Monday, 26 November 2012

The Subway

We've recently celebrated the restoration and reopening of our imposing Victorian Railway Station, but up until the 1950s there was a second equally grand station, situated parallel to Crystal Palace Parade at the top of Farquhar Road. The site has long since been redeveloped with an NHS prosthetics centre and housing, so it's unlikely that this station will ever make a comeback. The station, designed by Edward Barry, whose father, Charles was the Architect of the Palace of Westminster, was a grand Victorian terminus with a glass roof supported on a colonnade of arches down the middle. It closed permanently in 1954, eighteen years after the destruction of the palace it served. I suppose there were different concerns and priorities in the 1950s, but I always feel that having already lost London's greatest exhibition space, it's a shame nobody at the time saw any merit in retaining the vast station shed as an alternative Crystal Palace. If the building still existed today, it would no doubt be a thriving market hall, or quite possibly a cinema.

However, traces of the station and the railway line that lead to it, have not been totally erased. If you've ever walked through Dulwich and Sydenham woods for example, you will have come across the tunnel portal there. Another stands at the end of Crystal Palace Parade beneath the turn into College Road. But perhaps the most exciting structure is the most hidden. Below the Parade is a subway which formed a direct link from the station to the Palace. Subway is too prosaic a way of referring to what could be mistaken for the crypt of a long vanished cathedral.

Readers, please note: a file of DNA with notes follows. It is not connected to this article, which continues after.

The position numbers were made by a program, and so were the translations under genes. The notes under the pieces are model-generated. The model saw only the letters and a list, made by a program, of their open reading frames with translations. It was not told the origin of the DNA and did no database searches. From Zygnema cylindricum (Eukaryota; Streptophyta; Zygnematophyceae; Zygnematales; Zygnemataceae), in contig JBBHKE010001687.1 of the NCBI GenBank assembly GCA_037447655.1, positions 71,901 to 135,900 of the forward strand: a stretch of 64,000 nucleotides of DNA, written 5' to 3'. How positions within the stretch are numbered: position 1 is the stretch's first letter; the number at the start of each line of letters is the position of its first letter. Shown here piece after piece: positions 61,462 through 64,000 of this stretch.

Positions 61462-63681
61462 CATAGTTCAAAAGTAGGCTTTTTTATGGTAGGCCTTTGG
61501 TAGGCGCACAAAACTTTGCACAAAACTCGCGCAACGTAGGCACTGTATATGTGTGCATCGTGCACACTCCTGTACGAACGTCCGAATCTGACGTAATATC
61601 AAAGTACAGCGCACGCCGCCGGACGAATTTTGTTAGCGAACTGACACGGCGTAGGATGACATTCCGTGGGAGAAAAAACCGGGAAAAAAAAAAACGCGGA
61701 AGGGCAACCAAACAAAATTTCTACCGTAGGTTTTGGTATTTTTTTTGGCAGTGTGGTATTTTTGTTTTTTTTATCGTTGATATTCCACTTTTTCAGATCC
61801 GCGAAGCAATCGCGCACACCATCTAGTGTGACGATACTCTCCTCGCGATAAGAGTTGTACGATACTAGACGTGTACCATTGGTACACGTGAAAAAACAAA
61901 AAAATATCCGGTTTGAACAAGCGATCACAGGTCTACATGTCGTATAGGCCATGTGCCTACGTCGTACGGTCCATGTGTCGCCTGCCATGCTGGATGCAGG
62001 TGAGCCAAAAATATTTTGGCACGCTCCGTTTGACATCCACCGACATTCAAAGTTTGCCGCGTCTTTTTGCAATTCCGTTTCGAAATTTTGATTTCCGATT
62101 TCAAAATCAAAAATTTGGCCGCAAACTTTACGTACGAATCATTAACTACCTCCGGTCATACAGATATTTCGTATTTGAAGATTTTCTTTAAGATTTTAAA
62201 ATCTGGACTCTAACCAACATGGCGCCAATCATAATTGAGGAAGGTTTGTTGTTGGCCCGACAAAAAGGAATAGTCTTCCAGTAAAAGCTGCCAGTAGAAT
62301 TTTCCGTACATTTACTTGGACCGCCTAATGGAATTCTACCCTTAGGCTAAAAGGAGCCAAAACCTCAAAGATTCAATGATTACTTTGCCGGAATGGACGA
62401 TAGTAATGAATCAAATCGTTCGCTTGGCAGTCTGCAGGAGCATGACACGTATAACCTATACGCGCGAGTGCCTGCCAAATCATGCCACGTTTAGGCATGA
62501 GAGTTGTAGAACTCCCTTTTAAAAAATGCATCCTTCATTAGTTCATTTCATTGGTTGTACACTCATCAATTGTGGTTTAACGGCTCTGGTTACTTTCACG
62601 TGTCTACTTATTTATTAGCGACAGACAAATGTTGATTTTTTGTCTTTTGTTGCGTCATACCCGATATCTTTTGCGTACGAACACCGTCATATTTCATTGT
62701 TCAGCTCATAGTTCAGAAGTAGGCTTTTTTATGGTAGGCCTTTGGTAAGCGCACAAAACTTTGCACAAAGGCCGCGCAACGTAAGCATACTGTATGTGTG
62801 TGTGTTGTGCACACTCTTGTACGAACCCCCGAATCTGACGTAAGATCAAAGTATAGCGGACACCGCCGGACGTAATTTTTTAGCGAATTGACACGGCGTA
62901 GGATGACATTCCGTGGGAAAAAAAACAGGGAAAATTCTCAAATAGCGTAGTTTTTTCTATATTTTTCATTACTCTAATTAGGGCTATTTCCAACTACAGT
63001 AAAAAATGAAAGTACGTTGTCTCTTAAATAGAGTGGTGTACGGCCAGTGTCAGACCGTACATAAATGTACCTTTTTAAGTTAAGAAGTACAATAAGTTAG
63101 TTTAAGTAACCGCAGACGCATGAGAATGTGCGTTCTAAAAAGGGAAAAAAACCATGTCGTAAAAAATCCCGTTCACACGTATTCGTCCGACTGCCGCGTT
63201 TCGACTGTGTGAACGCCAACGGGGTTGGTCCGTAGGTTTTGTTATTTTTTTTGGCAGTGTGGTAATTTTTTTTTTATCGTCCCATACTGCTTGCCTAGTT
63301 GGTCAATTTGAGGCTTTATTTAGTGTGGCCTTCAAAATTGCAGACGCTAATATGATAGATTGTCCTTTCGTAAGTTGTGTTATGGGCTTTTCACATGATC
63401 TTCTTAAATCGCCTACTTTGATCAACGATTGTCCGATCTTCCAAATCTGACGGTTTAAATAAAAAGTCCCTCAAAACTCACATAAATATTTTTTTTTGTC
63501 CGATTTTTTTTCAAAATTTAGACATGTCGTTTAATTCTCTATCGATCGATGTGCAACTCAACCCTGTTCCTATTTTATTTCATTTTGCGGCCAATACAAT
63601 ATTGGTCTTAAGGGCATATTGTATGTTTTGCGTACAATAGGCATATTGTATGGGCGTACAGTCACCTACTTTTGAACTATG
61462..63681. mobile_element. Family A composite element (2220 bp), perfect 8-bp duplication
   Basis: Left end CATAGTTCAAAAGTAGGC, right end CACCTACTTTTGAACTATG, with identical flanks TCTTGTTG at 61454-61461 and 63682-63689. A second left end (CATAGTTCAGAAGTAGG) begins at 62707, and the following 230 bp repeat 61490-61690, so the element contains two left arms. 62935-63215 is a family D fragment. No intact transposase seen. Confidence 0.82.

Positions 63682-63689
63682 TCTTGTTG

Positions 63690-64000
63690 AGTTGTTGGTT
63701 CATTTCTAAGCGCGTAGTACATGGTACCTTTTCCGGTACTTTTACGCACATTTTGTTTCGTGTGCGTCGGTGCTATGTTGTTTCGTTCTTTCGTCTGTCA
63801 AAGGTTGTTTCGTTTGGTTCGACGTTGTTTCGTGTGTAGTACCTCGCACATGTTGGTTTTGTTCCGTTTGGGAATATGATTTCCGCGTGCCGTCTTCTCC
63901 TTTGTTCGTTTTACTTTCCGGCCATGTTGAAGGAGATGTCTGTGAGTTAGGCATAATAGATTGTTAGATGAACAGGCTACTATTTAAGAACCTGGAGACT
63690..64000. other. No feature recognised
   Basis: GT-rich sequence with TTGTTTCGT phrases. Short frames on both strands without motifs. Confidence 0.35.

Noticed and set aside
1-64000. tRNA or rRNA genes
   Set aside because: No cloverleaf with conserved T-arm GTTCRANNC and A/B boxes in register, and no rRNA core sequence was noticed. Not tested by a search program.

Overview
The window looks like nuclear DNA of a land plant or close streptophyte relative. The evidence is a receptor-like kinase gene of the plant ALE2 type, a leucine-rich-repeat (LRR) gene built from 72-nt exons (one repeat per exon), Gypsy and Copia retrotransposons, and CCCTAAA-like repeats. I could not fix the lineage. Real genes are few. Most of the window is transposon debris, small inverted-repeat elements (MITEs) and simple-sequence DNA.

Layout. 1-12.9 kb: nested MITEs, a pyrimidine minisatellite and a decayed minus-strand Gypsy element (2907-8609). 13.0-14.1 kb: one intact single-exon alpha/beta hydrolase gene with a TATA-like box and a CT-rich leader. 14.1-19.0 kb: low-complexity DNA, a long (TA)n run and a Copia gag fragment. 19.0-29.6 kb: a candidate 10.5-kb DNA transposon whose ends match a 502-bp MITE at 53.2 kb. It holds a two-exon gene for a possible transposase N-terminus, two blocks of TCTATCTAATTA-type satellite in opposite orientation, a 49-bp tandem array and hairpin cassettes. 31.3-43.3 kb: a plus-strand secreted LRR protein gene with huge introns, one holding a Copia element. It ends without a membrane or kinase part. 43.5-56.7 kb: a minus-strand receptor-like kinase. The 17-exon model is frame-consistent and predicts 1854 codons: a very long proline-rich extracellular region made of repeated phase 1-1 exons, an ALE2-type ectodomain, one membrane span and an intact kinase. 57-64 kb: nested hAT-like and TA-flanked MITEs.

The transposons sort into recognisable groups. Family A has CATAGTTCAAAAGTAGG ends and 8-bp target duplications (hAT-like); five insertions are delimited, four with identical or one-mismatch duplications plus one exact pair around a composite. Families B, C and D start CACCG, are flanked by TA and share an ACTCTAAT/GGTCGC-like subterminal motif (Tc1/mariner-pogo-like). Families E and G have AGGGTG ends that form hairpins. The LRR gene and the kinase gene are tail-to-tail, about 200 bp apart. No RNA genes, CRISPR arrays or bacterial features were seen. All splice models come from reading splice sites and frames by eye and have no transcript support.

It seems strange therefore that this extraordinary space - I once heard to referred to as London's Alhambra - is locked away from public view, except on special occasions, (my birthday as it happens). The one-off reopening was thanks to the persistence of 2 locals, Jules Hussey and Karl Richter, who, over a pint one day, decided something had to be done, and set up The Friends of Crystal Palace Subway. In the great tradition of local campaigning, they battled hard against the twin dragons of local bureaucracy  and health & safety. Thanks to the assistance of local volunteers, they were able to clear the site and make it safe enough for the powers that be, to agree to the opening. The longer term goal is to find an appropriate use for the site, and the funds for its restoration and development. While the vibrant Byzantine style cream and red brickwork of the vaults is in remarkably good condition, the rest, as you will see, requires plenty of attention.

Karl Richter & Jules Hussey
Karl & Jules with volunteers, Ray Sacks, Brian Abbs, Terence Smith, & Patricia Trembath MBE

Friday, 16 November 2012

Brown & Green - Crystal Palace Station

This is a travel announcement! Arriving at Crystal Palace station is now officially a pleasant experience. Not only has our great Victorian ticket hall been revamped and reinstated, thus dispensing with the tortuous inconvenience of the 1980s annexe with its precarious staircase, but those marvellous Tilli sisters have also opened one of their splendid cafes there. Done up with panache using salvaged and retro fittings and furniture, it makes jolly good use of the imposing space, I'm sure you will agree.

You can read all about the cafe, and all manner of other local news in the current issue of The Transmitter, the favoured gazette of Upper Norwoodians.